‘If I Could Take It Back, I would.’ | Milwaukee Pitcher Punches Wall, Breaks Hand, Out Of Playoffs After Too Much Champagne

Milwaukee Brewers star pitcher Devin Williams broke his hand after punching a wall during the team's Division-clinching celebration. He blamed it on the alcohol. (Photo: Screenshot WTMJ)

It only takes a split second to do something regrettably stupid. Sometimes we take ownership of that screw-up. Other times we blame it on the al-al-aaaa-alcohol. 

In the case of Milwaukee Brewers pitcher Devin Williams, his entire 2021 playoffs future has been snatched from his golden arm. He punched a wall and broke his pitching hand  following the team’s celebration after clinching the NL Central Division division title on Sunday with an 8-4 win over the Mets. 

Williams shocked reporters on Wednesday, revealing that he broke his pitching hand because he had too much to drink during the celebration. He says he punched the wall after something upset him

What??

(We pause this article so that a clown nose can be placed onto Williams’ face.)

“If I could take it back, I would,” Williams said.

You think?

Huge Loss To Brewers World Series Hopes

The Brewers have won 95 games this season (third-most in the National League) with four games to go until the playoffs begin. A World Series-starved baseball city had incredible optimism before the “punch heard around Milwaukee.” The Brewers‘ only World Series appearance came in 1982, and they are one of only six current MLB teams to never win a World Series ring.

This wasn’t some second-string outfielder, backup catcher or rarely used relief pitcher we are talking about.  

This is a huge blow to the Brewers’ bullpen as they prepare for the MLB playoffs because Williams has been lights out this season. In his two full seasons of work he has elevated to one of the elite pitchers in the league out of the bullpen.

Williams has a career record of 12-3 with a 2.09 ERA through 93 games. He also has a total of 154 strikeouts and opponents are hitting .182 against him.

Brewers manager Craig Counsell has got to think the baseball gods are messing with him. Williams’ injury comes at a time when the change-up-throwing ace was really rounding into playoff shape in the months of August and September, ready to make a huge impact on October baseball.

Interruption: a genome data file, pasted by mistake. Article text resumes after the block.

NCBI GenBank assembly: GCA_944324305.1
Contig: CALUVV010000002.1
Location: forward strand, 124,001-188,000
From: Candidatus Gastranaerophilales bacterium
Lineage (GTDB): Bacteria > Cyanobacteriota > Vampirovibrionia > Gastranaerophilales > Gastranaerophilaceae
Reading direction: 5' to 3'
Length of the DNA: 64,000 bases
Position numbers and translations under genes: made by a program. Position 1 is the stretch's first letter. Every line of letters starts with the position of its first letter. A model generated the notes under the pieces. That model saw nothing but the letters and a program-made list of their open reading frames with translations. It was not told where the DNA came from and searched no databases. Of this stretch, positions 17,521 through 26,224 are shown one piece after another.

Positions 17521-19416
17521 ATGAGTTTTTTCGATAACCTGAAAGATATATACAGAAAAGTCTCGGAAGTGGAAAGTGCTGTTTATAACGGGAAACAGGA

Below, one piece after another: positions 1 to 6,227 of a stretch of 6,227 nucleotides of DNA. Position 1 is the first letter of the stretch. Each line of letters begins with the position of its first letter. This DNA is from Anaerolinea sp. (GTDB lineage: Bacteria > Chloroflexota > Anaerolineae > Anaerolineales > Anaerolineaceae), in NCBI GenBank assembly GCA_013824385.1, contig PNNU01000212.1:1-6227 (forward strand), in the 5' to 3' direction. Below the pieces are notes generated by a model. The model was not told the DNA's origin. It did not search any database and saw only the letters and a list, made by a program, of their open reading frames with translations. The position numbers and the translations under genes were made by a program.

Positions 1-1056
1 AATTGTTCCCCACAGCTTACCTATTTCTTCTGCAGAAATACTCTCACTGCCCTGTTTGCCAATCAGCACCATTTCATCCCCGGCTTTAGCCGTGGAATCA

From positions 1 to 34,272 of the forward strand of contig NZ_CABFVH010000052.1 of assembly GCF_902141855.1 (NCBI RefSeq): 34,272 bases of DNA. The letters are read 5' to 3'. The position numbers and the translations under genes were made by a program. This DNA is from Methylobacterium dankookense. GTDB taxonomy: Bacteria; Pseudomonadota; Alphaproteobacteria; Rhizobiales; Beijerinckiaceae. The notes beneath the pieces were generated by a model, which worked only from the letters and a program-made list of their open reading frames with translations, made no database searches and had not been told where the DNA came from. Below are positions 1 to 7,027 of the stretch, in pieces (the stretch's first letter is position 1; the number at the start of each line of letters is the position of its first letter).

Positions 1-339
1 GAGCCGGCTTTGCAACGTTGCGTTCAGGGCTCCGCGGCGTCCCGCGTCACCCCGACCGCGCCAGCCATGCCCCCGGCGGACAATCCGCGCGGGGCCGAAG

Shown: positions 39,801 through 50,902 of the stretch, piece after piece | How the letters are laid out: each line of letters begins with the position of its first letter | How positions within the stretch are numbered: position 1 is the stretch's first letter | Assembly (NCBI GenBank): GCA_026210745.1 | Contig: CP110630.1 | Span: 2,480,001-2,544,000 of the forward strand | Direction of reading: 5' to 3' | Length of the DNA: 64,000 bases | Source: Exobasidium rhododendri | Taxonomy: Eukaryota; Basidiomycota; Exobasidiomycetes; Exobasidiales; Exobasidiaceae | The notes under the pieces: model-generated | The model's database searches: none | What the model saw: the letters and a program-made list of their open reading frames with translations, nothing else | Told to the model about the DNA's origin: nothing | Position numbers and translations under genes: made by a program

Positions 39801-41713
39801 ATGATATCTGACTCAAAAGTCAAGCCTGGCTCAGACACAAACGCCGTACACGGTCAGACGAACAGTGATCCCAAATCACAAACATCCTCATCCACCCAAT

Williams was named National League Reliever of the Month in August. He made 14 appearances out of the bullpen, picking up one win and collecting all three of his saves as well.

He struck out 22 batters and did not allow a single run.

Williams finished this season with an 8-2 record with a 2.50 ERA through 58 games during the 2021 season. He also has three saves and has struck out 87 batters. Oh yeah, add one broken pitching hand to his season’s résumé. What a way to go out. 

“If I could take it back, I would.”

The fans have got to be pissed, management is devastated and his teammates are probably looking at him like, “WTF, dude.”

If some postgame champagne was enough to make Williams try to put his multi-million dollar mitts through a wall like a DC Comics villain, then he needs to remain alcohol-free for the rest of his life. Maybe he had a flask with some overproof rum in it and was mixing his sauces. That would surely make it make sense. 

The 2020 NL Rookie of the Year owes his entire team a solid going forward. The worst part about it is that he will have to wave the pompoms, sweat through late-inning situations that would normally be his spot to pitch, and wait an entire 365 days to redeem himself. Even if Milwaukee wins the World Series without him, it’s going to be a long winter for Devin Williams.

JR Gamble joined The Shadow League in 2012. The General Manager of Content & Social Media is in his 25th year of covering sports and culture professionally. He has covered a wide variety of major sports and entertainment topics across different mediums, including radio, newspapers, magazines and national TV. His passion is baseball, the culturing of baseball and preserving and documenting the historically-impactful accomplishments and contributions of African-Americans in baseball.